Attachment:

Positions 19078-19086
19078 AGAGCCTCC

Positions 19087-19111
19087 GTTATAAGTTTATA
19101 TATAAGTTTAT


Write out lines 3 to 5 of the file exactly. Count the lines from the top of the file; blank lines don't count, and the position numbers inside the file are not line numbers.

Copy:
Positions 19087-19111
19087 GTTATAAGTTTATA
19101 TATAAGTTTAT